In the 1990s, then House Majority Leader Dick Armey used to refer to Bill Clinton in conversation with Democrats as "your president," as though acknowledging Clinton to be the president of the whole country were so repugnant that Armey could not bear to say the words. As Bob Dole later said, "We had a pretty hard-right group in the party who were just never going to accept him" — not like him or respect him, but just accept that he should be treated like the president, however much you might disagree with him.

In the time since, the idea that a Democrat could not possibly be a legitimate president spread from the hard-right to become mainstream thought within the broader right. With Barack Obama, much of that energy was directed toward propagating the lie that Obama is a usurper because he is literally not an American. So if Hillary Clinton wins next Tuesday's election and becomes the 45th president of the United States, how will Republicans maintain that she isn't really the president either?

As near as I can tell, there isn't much controversy about the fact that Clinton is a natural born citizen, has attained the age of 35, and has been 14 years a resident of these United States — the requirements laid out by the Constitution. That doesn't mean some on the right won't maintain that she stole the election, because they will. But others will probably be content to simply act like she isn't really the president, even if they won't say so out loud.

Consider the question of the vacancy on the Supreme Court, which opened when Antonin Scalia died in February. Upon Scalia's death, Republicans decided that Barack Obama had no right to fill his seat — who does he think he is, the president or something? — so they refused to consider Obama's nomination of Merrick Garland. Instead, they insisted, it was vital that the people weigh in with the election to be held nine months later, so that the next president could fill the vacancy.

But as that election approached and it appeared that Hillary Clinton would be the one making that choice, some began to experience second thoughts. "What's wrong with eight justices anyway?" they began to ask themselves. Wouldn't it just be better if we wait to fill the seat until we have a real president? You know, a Republican one?

So first John McCain made a noble stand. "I promise you that we will be united against any Supreme Court nominee that Hillary Clinton, if she were president, would put up," he said. "This is where we need the majority" in the Senate, because then the seat would simply sit unfilled until a Republican occupied the Oval Office. While McCain later walked back his remarks (a bit), he wouldn't be alone for long. Last week Ted Cruz suggested that he's on board with leaving the seat open, and some conservative writers emerged to testify to the idea's prudence and wisdom. And now Richard Burr, fighting to hold his Senate seat from North Carolina, says, "if Hillary Clinton becomes president, I am going to do everything I can do to make sure four years from now, we still got an opening on the Supreme Court."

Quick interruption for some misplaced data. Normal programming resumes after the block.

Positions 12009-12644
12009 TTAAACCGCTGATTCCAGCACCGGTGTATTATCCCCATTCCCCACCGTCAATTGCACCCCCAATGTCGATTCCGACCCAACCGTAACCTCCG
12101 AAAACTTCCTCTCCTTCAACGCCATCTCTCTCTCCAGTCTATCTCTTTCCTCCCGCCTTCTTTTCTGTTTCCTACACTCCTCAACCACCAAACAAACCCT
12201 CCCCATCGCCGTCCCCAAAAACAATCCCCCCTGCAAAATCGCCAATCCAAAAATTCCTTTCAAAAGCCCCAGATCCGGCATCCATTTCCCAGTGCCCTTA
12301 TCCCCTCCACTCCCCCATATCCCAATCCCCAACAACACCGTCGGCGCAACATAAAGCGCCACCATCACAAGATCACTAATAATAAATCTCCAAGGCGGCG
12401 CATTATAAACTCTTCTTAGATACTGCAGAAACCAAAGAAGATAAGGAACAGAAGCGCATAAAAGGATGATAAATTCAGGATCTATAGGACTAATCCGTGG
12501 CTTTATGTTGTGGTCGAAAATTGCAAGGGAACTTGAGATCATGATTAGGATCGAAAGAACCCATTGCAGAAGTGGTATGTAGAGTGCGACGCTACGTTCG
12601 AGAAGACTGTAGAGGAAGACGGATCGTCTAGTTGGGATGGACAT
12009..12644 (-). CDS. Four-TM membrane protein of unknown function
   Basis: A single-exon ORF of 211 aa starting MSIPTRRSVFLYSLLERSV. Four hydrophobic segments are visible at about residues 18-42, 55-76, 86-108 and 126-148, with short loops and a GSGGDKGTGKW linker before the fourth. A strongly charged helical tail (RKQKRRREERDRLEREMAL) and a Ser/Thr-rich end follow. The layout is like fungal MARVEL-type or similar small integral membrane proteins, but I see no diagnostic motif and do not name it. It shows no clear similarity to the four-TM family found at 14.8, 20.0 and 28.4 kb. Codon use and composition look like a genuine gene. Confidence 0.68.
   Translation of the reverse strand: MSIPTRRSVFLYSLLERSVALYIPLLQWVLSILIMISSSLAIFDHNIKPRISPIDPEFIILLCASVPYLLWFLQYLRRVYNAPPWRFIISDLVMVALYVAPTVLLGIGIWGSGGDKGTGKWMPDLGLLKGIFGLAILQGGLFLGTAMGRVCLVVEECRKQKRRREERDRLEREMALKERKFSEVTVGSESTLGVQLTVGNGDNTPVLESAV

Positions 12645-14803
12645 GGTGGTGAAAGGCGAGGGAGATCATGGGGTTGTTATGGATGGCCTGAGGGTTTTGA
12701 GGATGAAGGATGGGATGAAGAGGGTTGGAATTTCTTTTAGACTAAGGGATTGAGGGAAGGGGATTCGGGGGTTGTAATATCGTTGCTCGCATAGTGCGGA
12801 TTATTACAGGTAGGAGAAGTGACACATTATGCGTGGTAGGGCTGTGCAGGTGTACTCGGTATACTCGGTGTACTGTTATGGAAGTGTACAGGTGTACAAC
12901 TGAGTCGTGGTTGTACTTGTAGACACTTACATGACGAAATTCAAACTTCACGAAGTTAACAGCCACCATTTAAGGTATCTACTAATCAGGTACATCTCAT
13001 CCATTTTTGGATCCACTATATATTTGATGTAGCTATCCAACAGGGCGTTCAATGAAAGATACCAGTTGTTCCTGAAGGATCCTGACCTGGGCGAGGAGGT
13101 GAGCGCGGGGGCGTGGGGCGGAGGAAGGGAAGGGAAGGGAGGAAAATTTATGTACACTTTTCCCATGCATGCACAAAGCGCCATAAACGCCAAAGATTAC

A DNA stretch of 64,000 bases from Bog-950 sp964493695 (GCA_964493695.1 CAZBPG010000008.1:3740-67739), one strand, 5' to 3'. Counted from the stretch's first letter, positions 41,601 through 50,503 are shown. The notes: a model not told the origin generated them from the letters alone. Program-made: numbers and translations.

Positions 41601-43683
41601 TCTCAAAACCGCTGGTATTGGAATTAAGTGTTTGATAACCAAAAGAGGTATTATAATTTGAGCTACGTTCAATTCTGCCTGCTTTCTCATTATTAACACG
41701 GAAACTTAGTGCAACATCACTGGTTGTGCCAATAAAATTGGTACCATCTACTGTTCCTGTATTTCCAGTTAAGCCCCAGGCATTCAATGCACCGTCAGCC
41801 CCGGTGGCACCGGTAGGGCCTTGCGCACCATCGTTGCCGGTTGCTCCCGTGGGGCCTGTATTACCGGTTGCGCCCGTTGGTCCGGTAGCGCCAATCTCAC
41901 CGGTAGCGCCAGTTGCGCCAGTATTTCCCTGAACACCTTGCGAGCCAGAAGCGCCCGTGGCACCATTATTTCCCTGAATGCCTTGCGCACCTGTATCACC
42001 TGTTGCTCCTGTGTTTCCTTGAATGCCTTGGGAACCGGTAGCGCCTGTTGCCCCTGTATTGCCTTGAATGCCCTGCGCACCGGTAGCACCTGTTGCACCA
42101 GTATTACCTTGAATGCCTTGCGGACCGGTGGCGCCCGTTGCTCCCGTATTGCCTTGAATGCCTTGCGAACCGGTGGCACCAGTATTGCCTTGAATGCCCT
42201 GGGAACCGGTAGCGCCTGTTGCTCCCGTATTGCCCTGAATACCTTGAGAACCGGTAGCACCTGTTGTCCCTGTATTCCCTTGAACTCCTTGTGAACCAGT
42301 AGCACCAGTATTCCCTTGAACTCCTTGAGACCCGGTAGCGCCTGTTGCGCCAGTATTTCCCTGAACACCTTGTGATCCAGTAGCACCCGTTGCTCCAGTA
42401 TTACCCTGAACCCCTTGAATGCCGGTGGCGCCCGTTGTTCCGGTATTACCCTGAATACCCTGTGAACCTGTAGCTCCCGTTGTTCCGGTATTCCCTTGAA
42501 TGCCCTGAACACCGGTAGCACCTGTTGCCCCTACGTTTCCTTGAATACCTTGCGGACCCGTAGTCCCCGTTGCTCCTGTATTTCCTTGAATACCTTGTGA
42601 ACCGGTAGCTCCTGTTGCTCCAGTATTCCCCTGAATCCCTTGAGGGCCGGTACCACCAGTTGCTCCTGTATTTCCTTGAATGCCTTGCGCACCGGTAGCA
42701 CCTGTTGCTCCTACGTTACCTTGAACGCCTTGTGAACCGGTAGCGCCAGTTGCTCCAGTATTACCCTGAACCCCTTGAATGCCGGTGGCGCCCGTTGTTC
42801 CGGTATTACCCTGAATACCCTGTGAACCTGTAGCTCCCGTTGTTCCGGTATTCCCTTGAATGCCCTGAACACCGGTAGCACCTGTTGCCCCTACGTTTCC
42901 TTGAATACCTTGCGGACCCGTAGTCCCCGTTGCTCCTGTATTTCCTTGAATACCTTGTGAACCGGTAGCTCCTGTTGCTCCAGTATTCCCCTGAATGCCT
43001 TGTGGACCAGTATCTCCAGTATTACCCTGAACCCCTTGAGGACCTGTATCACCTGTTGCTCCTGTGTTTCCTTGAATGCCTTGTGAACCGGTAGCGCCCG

Today those statements may sound alarming. But if Clinton is elected and Republicans hold the Senate, I promise you that this will in short order become the nearly universal position among Republicans.

No one will say they're doing it because they refuse to accept that Clinton is the legitimate president. And though Democrats will fume, they would have no legal recourse, since the Constitution does not actually mandate the size of the Court; it just says that the Senate has to advise and consent on nominations. Well, Republicans will say, we're advising you that we're withholding our consent.

And if that violates longstanding norms of how the government is supposed to function? They won't care. This is a party that has spent years subverting norms of conduct, whether about filibustering everything or shutting down the government or weaponizing the national debt. And they just went through an election led by a man who took a flamethrower to accepted norms, who refused to release his tax returns, encouraged violence at his rallies, and led chants demanding that his opponent be jailed. You think Republicans who spent the last few months defending Donald Trump are going to feel bound to traditions of courtesy and reasonable behavior?

And even if the more genteel Republicans won't dwell on the conduct of the 2016 election, all Trump's talk about how everything was "rigged" against him is going to persist in the minds of his supporters, to the point where it could become almost an obsession. Talk radio will fill with conspiracy theories about how Democrats stole the vote from its rightful victor. Every ridiculous story from anywhere in the country (A lady in Waukesha says she saw an election official throw her ballot in the trash!) will get its own 12-part series on Fox.

Watch carefully what happens in the next few days. Battles on the ground between Republicans trying to intimidate, challenge, and discourage people from voting and Democrats trying to beat back those efforts are going to become increasingly intense. They'll be going on in courtrooms and election offices but also on the streets, and don't be surprised if tempers flare and a few punches get thrown.

By the time it's over, many Republicans will have convinced themselves that the fix was in, just like Trump warned them. They'll repeatedly harken back to the controversy, no matter the actual facts, as proof that Clinton and her thugs stole the election. This will go on for years.

And it will become one more justification for not treating Hillary Clinton with the respect due her office. She may call herself the president, they'll say to themselves and each other, but that doesn't mean we have to treat her like she is.